2019-05.3: Helpful DCC tools for your toolbox

19 May 2019

Average: 4.4 (15 votes)
35:56 - May 2019 Act III - Helpful DCC tools (2019)

Alex "The Crazy Russian" Kolesnikov says "You got the tools to do the right job". But we think he means "Use the right tool for the job." Let's find out.

Act IV: Pelle Soeborg's Daneburg Subdivision ...

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AK, Thank You for sharing.  Your video and podcast efforts to help bridge the gap between the manufacturers' technical manuals, and us DCC newbies is Very much appreciated.  This video provided an EXCELLENT insight into the tools used by a professional DCC installer.  I have some of them, but I too will be purchasing some tools presented during the video; specically an anti-static mat and gloves.

I would like to confirm your advice against using Acid flux for electronics.   Plumbers use acid flux to "sweat" copper pipe together.  it works great for plumbing, but you are correct to advise folks to NOT use it for electronics.  The acid will eventually corrode the electrical connection, which is why Rosin flux is use for electronics.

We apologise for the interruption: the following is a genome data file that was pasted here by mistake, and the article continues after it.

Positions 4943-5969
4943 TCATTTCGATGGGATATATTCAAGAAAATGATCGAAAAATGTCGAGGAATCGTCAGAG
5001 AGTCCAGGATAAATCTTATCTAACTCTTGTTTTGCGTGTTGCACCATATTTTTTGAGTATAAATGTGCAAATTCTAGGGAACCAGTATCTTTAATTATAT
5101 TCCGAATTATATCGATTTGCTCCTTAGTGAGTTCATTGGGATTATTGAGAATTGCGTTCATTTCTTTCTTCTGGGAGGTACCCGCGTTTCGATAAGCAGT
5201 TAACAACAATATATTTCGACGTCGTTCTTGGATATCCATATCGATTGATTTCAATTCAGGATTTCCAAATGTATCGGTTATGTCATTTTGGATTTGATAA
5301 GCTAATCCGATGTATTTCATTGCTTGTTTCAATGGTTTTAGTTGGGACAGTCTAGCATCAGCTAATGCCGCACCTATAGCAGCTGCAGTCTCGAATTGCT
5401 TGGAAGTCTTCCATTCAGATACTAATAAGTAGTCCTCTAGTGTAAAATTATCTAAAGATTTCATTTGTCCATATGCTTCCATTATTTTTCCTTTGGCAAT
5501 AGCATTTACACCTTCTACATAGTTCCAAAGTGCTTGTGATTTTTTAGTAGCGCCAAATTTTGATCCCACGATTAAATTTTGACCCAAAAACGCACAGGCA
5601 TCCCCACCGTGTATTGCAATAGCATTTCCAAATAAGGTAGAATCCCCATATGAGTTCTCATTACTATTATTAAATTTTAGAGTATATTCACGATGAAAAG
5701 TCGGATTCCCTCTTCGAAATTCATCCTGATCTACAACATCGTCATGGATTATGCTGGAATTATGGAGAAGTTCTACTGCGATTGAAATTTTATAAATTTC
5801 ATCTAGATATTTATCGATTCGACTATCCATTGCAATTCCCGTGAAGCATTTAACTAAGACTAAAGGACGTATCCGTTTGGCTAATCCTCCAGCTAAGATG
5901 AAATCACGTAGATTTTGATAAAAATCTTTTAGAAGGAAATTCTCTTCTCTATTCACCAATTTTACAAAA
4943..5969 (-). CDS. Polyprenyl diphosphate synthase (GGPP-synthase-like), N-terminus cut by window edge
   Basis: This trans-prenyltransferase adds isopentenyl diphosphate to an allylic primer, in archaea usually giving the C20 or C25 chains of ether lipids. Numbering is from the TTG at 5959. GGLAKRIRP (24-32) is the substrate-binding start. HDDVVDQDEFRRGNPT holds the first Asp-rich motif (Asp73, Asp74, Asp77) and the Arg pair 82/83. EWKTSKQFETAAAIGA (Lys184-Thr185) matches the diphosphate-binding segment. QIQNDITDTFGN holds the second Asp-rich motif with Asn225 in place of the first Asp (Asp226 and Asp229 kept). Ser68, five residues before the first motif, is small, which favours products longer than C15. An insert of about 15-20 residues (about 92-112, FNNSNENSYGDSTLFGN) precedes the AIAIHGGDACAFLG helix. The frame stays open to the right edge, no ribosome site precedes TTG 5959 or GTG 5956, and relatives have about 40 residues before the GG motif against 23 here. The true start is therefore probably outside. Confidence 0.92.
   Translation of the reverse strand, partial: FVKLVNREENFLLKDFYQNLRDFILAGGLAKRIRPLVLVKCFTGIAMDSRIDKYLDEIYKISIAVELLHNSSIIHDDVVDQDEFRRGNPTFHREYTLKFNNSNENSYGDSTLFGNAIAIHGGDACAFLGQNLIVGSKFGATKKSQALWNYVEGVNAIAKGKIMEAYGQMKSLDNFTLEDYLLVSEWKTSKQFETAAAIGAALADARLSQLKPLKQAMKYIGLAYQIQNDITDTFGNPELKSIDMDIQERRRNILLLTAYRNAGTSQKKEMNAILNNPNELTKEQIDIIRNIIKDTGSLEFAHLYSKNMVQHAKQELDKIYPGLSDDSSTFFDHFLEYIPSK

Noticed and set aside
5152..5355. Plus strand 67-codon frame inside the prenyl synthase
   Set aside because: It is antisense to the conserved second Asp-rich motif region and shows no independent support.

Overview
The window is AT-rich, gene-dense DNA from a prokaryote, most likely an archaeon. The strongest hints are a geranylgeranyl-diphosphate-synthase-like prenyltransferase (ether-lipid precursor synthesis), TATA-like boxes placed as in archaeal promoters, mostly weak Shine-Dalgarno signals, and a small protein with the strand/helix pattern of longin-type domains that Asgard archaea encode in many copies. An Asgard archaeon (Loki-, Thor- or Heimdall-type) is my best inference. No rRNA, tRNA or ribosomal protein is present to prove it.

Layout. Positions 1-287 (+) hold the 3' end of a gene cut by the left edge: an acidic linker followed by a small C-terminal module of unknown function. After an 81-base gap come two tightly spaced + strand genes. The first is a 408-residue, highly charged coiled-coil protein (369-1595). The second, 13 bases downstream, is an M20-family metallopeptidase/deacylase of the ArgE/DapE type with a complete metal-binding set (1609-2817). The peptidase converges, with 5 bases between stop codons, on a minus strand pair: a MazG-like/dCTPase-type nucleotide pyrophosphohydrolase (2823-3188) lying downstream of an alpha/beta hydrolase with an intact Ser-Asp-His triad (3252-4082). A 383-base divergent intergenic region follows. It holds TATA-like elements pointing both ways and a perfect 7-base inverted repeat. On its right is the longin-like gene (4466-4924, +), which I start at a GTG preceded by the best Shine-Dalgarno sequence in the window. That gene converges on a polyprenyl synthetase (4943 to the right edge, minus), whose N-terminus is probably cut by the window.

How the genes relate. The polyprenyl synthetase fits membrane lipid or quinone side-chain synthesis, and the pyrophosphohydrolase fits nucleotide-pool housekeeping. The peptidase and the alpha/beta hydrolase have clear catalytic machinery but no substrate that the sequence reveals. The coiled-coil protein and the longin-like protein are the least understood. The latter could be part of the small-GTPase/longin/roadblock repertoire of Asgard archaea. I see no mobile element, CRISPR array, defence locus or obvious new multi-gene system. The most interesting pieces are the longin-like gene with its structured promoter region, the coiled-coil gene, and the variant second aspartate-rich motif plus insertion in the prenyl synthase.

In my youth I installed a anti-theft system in my first new car.  Not knowing any better, I used acid flux for the solder connections.  10 years later, I began to experience intermittent false alarms.  Debugging the system was a nightmare, because all of the solder joints looked fine, but the internal contact between the wire and terminals was compromised.  The "solution" was to disable the alarm.  Eventually I cut-off the wires, cleaned the terminals, stripped-back the wire, and resoldered ALL of the connections.  ROOKIE ERROR!!

I have seen videos on Youtube demonstrating how well acid flux works for electronics.  (The saying, "Don't believe everything you see on the Internet", is true!)  It does a great job of cleaning the metal surfaces, the solder joint will look great, and the circuit will operate fine for years.  Imagine a decoder installed in a favorite locomitive that runs fine for years, but then starts to require troubleshooting.  One of the last things that wil be suspect is the solder joints, since it has been operational since it was installed.  Now imagine the wiring for an entire layout that develops mysterious problems after years of faithful operation.  :-O

Take care and God bless!